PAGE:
Video game reviewer, James Stanton, better known by his alias, Jim Sterling, has a distinctively brash, but artful style of utterly ripping apart games via his channel on YouTube. Sterling’s foul-mouthed and brutal criticism of video games did not go unnoticed by one target in particular: independent game studio, Digital Homicide. In Digital Homicide’s attempts to remove Sterling’s less than stellar reviews from YouTube, an array of absurd drama has since unfolded. Amid predictable claims of slander and libel, Digital Homicide has also thrown claims of copyright violations into the mix, which may unintentionally result in rulings that could help out their critics.
Sterling first ran afoul of Digital Homicide when he negatively reviewed the studio’s release, Slaughtering Grounds. Within his vicious take-down of the game, which mocked it for poor design and derivative game play, Sterling used the game’s artwork without obtaining proper permission from the developer. As this is usually not a concern for critics, Sterling’s review was uploaded to YouTube, where he delivered audio of his criticism over footage of himself playing the game.
Anything but the innocent victim, Digital Homicide has retaliated against Sterling by putting out its own videos mocking Sterling and his reviews. Employees of Digital Homicide have also made use of YouTube’s reporting features which have led to Sterling’s videos being temporarily disabled for copyright infringement. Digital Homicide even went as far as to invite Sterling to a publicly viewable interview on Skype, only to turn the tables by personally insulting him and threatening to sue him.
Digital Homicide believes that Sterling’s focus on their games has made it more difficult for them to convey their ideas and made it impossible convince others to take them seriously. It is the game developer’s belief that such scrutiny is tantamount to censorship. These days, the word “censorship” is tossed around a lot on the internet. Oftentimes, those who find themselves under a critical microscope earnestly believe that their critics wish to censor their ideas. In the minds of the so-called “censored,” the logical way to save themselves from this perceived threat is to rely on the law to actually prevent critics from speaking any ill of them.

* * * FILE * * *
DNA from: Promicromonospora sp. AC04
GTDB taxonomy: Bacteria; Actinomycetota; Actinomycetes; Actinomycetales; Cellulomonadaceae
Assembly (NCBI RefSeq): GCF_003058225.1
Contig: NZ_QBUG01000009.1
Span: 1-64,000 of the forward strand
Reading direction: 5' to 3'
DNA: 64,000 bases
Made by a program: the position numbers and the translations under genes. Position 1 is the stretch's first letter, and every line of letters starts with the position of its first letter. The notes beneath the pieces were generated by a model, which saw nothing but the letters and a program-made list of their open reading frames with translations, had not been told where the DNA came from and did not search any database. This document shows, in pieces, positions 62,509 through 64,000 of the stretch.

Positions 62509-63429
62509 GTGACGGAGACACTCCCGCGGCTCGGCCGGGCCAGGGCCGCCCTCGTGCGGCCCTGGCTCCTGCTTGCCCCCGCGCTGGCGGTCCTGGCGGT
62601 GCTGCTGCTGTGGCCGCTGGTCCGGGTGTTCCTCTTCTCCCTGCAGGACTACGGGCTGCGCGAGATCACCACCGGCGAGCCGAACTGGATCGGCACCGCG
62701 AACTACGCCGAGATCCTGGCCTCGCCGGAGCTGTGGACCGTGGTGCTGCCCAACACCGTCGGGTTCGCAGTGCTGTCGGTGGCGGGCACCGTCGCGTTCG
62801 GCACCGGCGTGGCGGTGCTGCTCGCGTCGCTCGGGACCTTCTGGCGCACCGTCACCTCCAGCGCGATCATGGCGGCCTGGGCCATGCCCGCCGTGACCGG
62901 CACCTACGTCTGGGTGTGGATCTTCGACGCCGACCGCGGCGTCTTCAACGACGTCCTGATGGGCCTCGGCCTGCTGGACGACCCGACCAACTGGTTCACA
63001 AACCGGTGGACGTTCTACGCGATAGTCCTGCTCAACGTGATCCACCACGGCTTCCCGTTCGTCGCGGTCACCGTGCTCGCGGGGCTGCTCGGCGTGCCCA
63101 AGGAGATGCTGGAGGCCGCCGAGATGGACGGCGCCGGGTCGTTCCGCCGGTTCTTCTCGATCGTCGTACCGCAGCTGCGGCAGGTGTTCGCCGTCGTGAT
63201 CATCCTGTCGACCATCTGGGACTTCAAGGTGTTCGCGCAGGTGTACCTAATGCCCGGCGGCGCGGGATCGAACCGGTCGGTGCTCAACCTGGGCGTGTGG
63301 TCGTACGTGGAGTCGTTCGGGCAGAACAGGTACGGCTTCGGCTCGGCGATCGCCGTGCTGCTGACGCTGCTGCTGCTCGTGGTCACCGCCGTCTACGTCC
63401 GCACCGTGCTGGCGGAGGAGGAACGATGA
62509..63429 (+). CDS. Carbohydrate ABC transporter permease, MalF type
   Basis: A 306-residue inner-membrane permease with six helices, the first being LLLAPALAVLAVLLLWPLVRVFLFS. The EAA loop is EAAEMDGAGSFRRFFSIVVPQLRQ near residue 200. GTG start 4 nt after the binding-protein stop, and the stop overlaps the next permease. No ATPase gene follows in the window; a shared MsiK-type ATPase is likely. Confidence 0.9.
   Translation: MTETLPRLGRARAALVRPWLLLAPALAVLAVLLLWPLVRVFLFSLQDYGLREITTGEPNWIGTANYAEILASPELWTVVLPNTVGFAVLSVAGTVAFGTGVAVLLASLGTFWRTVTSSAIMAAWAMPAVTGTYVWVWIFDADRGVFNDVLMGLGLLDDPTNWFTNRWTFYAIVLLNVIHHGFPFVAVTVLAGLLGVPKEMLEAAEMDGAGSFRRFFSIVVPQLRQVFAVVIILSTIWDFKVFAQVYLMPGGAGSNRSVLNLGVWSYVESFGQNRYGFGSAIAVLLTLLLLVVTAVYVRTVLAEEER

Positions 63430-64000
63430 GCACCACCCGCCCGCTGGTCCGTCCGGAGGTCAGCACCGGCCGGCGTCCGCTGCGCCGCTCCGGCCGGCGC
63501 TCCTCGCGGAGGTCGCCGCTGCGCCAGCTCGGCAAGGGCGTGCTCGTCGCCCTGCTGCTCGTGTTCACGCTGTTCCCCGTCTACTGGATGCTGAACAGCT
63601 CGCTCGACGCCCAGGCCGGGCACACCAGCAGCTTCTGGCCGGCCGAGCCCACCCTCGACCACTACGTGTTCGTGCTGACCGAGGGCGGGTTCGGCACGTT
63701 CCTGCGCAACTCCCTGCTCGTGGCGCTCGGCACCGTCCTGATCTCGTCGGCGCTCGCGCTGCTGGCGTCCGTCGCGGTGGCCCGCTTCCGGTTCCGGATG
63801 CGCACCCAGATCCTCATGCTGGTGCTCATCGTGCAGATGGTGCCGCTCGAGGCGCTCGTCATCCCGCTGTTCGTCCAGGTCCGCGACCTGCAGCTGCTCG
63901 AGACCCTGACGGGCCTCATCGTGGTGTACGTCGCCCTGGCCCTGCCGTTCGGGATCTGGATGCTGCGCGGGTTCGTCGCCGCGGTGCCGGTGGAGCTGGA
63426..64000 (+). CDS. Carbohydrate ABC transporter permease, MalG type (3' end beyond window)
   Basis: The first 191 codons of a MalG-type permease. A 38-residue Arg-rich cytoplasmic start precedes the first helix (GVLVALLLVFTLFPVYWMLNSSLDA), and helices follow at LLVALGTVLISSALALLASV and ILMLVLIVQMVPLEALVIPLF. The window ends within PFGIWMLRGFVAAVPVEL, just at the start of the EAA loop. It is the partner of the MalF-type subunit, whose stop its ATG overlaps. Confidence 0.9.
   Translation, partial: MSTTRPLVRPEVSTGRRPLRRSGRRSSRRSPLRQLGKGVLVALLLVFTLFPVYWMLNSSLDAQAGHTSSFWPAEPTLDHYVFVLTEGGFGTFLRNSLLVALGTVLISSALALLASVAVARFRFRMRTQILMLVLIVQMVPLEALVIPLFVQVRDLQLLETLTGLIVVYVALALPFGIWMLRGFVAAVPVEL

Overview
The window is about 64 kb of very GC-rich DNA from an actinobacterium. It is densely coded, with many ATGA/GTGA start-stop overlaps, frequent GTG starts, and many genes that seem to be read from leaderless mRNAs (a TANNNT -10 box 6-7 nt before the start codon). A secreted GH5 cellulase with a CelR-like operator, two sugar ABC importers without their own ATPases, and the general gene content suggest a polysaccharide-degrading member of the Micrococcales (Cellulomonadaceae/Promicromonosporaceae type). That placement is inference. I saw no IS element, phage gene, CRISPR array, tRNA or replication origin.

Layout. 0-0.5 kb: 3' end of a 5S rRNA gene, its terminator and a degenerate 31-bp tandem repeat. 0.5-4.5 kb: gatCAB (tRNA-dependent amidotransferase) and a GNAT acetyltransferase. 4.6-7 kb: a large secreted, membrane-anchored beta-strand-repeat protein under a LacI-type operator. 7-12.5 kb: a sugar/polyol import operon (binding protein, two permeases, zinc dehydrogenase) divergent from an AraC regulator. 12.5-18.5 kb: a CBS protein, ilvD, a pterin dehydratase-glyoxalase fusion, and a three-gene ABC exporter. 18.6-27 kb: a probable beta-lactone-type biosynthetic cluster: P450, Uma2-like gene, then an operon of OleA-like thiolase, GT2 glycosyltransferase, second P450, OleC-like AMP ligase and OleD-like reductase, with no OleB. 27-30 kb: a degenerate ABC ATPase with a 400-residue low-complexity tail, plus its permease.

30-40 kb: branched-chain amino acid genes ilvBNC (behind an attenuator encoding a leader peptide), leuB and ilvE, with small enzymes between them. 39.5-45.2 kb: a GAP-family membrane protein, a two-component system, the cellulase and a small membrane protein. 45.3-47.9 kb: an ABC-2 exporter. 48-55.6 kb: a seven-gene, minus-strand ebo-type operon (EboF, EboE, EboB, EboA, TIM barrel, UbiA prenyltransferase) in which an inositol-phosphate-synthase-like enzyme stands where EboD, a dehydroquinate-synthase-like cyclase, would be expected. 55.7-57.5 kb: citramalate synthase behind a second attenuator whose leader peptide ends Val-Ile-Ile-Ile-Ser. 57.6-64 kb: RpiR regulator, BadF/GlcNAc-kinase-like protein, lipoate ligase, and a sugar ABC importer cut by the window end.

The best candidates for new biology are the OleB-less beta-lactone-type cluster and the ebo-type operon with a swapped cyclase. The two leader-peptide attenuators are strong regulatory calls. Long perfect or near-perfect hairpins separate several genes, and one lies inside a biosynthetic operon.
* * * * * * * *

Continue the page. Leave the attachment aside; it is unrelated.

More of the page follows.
Copyright law provides that an author has the exclusive right to control the reproduction, derivation, distribution, performance, or display of their original works under 17 USC 106. Another person who uses an original work in this way without the permission of its author, infringes on the exclusive rights of the works creator. Infringers may have to forfeit any profits or be subject to statutory damages up to $30,000 per infringement under 17 USC 504, and an injunction is ordered against the infringer to prevent further misuse of the protected work. The Digital Millennium Copyright Act (17 USC 512) provides safe harbors for websites. Safe harbors may host infringing materials as long as the party responsible for monitoring the website removes the infringing materials upon notice from the copyright holder.
As such, Digital Homicide was able to force YouTube to remove videos which were critical of their games since Sterling’s reviews included video of game play while providing commentary. Since this can be viewed technically as an unauthorized display and performance of their game, YouTube has to remove it from their site.
The process for reinstating a video which has been removed due to the delivery of a take-down notice is a lengthy and irritating administrative process which can result in a video being down for weeks while it is examined by YouTube administrators. While the video is down, it does not generate advertising revenue for its creator and users miss out on the valuable criticism and commentary which the video provided. A party claiming ownership of the video’s content can flag it and require that YouTube take it down for examination with little to no effort or follow through on their part. It is an excellent tool for harassing and silencing critics by praying on YouTube’s good faith attempts to comply with existing copyright law, whether or not there is an actionable infringement.